BONUS: Our latest podcast recaps the series through three games. Zach and I give an in-depth discussion on the chess moves that have been played and ones that are yet to come.
When I was 19, my podiatrist botched an attempt to remove an in-grown toenail. Pain ensued. Games One and Two of the Eastern Conference Finals have felt a little something like that. Apparently, fans were not the only ones who were frustrated.
Once more, Boston found themselves surrendering a sizable lead during the second half of an important playoff game. Tip your cap to the Miami Heat, however. It turns out that when large, lanky defenders develop their 2-3 zone chemistry for an entire season, it tends to pay off when you need it most. The Celtics (well, not all of them) were stymied by this scheme and it ultimately led to reports of locker room confrontation.
What caught my eye, however, was a tweet by Masslive.com beat writer Tom Westerholm. After having noticed Jaylen Brown’s lack of involvement in Game One, I kept an eye out for is Game Two usage. Westerholm also observed that Brown wasn’t receiving looks when he was open and he had this to say about it:
But what does the game tape say? Why was Jaylen irritated and did he have a right to be? You want more questions? Is it possible that Brown was upset because he knew he was the key to busting Miami’s vaunted zone? Hmmm, I’m onto something here…
Jaylen The Zonebuster?
Similar to the politics of anyone 60+, the soft spots of a zone never change. You can beat this scheme by penetrating and kicking to presumably either corner spot. This is why teams often task a strong perimeter shooter with running across the baseline. This also pairs well when the free throw line area – another zone weak spot – is occupied by someone with solid passing skills and a reliable enough jumper.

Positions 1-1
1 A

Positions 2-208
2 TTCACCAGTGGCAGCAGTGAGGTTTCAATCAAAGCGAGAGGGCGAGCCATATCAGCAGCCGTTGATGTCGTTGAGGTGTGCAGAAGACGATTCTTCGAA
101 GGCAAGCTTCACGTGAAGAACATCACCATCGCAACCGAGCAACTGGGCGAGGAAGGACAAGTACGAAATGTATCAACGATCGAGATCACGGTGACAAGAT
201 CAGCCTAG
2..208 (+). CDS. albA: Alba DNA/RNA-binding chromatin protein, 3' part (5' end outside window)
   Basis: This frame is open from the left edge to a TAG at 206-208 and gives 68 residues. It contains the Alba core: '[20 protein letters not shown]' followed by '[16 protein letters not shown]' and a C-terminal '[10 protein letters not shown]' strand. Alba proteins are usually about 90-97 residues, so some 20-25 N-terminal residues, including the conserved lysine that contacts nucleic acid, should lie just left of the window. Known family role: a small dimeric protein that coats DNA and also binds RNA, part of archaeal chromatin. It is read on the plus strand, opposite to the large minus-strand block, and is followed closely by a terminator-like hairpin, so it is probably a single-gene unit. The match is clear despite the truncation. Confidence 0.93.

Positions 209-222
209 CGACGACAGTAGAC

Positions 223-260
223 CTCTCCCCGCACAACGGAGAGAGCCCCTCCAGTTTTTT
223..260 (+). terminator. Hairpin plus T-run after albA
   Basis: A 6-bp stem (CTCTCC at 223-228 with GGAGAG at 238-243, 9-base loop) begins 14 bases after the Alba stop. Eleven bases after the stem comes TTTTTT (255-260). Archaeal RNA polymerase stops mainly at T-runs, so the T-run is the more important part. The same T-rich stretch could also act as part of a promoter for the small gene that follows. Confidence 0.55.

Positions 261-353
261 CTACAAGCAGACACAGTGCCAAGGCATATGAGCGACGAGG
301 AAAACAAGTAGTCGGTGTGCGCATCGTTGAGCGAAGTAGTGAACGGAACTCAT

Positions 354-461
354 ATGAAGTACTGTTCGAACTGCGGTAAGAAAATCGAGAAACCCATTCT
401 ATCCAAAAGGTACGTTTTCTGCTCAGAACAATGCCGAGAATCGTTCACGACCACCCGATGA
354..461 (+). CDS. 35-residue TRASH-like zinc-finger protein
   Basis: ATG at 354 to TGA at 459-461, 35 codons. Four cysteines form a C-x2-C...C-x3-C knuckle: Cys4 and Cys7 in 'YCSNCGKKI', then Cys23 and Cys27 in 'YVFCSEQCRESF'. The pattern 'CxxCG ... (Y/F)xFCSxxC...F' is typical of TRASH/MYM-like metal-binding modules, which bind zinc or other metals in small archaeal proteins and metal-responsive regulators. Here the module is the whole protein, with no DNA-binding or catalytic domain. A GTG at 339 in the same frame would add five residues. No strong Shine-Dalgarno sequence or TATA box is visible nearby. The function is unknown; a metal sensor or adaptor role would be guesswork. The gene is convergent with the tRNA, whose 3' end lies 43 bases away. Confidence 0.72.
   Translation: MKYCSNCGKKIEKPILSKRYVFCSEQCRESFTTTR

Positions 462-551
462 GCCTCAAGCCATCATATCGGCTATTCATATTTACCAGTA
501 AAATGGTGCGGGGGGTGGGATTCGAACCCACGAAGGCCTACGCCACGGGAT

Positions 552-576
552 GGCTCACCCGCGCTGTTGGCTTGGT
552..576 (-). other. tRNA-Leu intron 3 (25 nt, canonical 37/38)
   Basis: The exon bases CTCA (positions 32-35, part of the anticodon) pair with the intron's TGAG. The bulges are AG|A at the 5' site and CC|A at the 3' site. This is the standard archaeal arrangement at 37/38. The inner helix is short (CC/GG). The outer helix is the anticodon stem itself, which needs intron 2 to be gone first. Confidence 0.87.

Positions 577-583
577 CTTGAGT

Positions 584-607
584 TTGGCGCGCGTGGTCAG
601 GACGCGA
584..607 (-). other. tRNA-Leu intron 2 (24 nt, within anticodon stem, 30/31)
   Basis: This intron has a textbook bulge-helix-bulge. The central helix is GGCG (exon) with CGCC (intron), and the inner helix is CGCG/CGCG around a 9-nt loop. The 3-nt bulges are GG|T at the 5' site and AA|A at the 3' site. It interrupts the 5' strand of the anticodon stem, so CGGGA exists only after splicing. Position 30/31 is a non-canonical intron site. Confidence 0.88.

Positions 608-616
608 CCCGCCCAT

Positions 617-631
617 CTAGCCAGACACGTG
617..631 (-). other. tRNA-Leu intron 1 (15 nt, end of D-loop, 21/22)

For example, check out Boston beating a Toronto box-and-one zone that had similar weak spots. Brown runs the baseline and boom, a bucket.
Or, observe how the zone struggles to guard both a handler on the right wing and someone in the corner. Brown catches, drives and receives the foul call.
He is also improving at taking advantage of the defense when they hone in on him. Daniel Theis received a sleek pass from Brown for what should have been a trip to the line (DT was hammered in the face by Bam Adebayo.) Additionally, he can attack off of closeouts in the corner and find waiting floor spacers.
Source Of Frustration?
Not only was Jaylen giving maximum energy while running from soft spot to soft spot all game long, but he seemed to be doing it more than anyone else. Knowing that he can bust a zone by either nailing corner triples or creating from behind the defense, he was right to believe he should have seen more passes coming his way.
In this play, Marcus Smart doesn’t make the right pass to Jaylen, which was also the easy pass. Instead the ball kicks around and Kemba Walker throws a dart at Brown’s feet for a turnover.
Look at the following image to see what particular pass Smart missed out on.